Condition 7 involves tracing the incidence of poverty in an explanatory way to the structure of social institutions. This exercise is familiar in regard to national institutions, whose explanatory importance has been powerfully illustrated by domestic regime changes in China, Eastern Europe and elsewhere. In regard to the global economic order, the exercise is unfamiliar and shunned even by economists. This is due in part, no doubt, to powerful resistance against seeing oneself as connected to the unimaginable deprivations suffered by the global poor. This resistance biases us against data, arguments and researchers liable to upset our preferred world view and thus biases the competition for professional success against anyone exploring the wider causal context of global poverty. This bias is reinforced by our cognitive tendency to overlook the causal significance of stable background factors (e.g., the role of atmospheric oxygen in the outbreak of a fire), as our attention is naturally drawn to geographically or temporally variable factors. Looking at the incidence of poverty world-wide, we are struck by dramatic local changes and international variations, which point to local explanatory factors. The heavy focus on such local factors then encourages the illusion, succumbed to by Rawls13 for example, that they completely explain global poverty.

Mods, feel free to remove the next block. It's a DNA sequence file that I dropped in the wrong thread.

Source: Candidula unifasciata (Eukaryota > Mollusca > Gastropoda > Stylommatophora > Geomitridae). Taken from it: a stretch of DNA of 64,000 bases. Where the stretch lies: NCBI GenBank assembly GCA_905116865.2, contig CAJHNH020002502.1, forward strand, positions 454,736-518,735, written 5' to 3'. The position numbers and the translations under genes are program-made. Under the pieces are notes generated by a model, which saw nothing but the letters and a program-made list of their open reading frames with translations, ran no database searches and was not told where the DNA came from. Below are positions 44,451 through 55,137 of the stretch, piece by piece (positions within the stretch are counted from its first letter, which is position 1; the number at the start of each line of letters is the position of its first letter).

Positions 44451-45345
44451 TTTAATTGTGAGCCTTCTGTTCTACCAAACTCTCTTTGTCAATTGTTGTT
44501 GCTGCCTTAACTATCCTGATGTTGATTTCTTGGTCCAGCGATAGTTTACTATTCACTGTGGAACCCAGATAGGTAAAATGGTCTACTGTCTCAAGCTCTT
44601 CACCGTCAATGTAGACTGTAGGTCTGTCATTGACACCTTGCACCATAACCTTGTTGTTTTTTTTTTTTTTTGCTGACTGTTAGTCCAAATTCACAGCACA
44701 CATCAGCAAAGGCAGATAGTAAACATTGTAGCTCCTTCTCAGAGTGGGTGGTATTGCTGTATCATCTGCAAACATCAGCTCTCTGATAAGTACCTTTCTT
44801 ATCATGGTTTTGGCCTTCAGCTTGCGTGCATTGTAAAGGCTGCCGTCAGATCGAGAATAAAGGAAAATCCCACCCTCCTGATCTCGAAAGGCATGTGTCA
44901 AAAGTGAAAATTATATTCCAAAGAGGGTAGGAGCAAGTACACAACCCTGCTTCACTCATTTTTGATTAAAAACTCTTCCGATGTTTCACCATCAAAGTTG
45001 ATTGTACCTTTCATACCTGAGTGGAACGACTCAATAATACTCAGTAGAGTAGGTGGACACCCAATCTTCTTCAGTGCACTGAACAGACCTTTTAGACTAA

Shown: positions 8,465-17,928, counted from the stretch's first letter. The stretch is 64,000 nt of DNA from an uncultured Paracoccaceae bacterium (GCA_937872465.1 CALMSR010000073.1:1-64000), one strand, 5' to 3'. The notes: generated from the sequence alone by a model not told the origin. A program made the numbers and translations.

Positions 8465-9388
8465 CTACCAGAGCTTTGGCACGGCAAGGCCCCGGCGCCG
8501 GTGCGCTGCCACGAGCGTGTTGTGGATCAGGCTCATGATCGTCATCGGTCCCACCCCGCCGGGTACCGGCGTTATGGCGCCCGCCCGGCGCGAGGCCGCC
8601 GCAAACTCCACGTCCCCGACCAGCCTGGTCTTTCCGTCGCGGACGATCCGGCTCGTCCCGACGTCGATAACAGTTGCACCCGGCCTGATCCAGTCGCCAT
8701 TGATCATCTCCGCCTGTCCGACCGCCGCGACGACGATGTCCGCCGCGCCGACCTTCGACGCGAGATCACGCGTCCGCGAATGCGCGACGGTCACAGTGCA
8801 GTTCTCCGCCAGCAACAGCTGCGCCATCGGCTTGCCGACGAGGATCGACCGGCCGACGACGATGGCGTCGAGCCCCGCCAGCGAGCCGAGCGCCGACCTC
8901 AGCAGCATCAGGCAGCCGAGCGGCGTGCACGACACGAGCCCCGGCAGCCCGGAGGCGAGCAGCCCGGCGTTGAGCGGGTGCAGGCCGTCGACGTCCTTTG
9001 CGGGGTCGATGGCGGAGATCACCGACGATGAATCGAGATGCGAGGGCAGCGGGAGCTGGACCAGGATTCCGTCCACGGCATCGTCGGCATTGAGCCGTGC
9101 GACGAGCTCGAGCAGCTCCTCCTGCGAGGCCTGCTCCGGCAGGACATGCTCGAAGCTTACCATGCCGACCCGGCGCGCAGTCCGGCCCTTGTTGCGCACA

This illusion conceals how profoundly local factors and their effects are influenced by the existing global order. Yes, a culture of corruption pervades the political system and the economy of many developing countries. But is this culture unrelated to the fact that most affluent countries have, until quite recently, allowed their firms to bribe foreign officials and even made such bribes tax-deductible?14 — Yes, developing countries have shown themselves prone to oppressive government and to horrific wars and civil wars. But is the frequency of such brutality unrelated to the international arms trade, and unrelated to international rules that entitle anyone holding effective power in such a country to borrow in its name and to sell ownership rights in its natural resources?15 — Yes, the world is diverse, and poverty is declining in some countries and worsening in others. But the larger pattern of increasing global inequality is quite stable, reaching far back into the colonial era: “The income gap between the fifth of the world’s people living in the richest countries and the fifth in the poorest was 74 to 1 in 1997, up from 60 to 1 in 1990 and 30 to 1 in 1960. [Earlier] the income gap between the top and bottom countries increased from 3 to 1 in 1820 to 7 to 1 in 1870 to 11 to 1 in 1913″.16 The World Bank reports that in the high-income countries GNI per capita, PPP (current international $s), rose 52.7% in real terms over the 1990-2001 globalization period.17 World Bank interactive software18 can be used to calculate how the poorer half of humankind fared, in terms of their real (inflation/PPP adjusted) consumption expenditure, during the same period. Here the gains for various percentiles, labeled from the bottom up: +20.4% for the 50th percentile (median), +20.0% for the 35th percentile, +15.9% for the 20th percentile, +12.9% for the 10th percentile, +6.6% for the 3rd percentile, -7.3% for the 1st (bottom) percentile. The affluent countries have been using their power to shape the rules of the world economy according to their own interests and thereby have deprived the poorest populations of a fair share of global economic growth19 quite avoidably so, as the GRD proposal shows.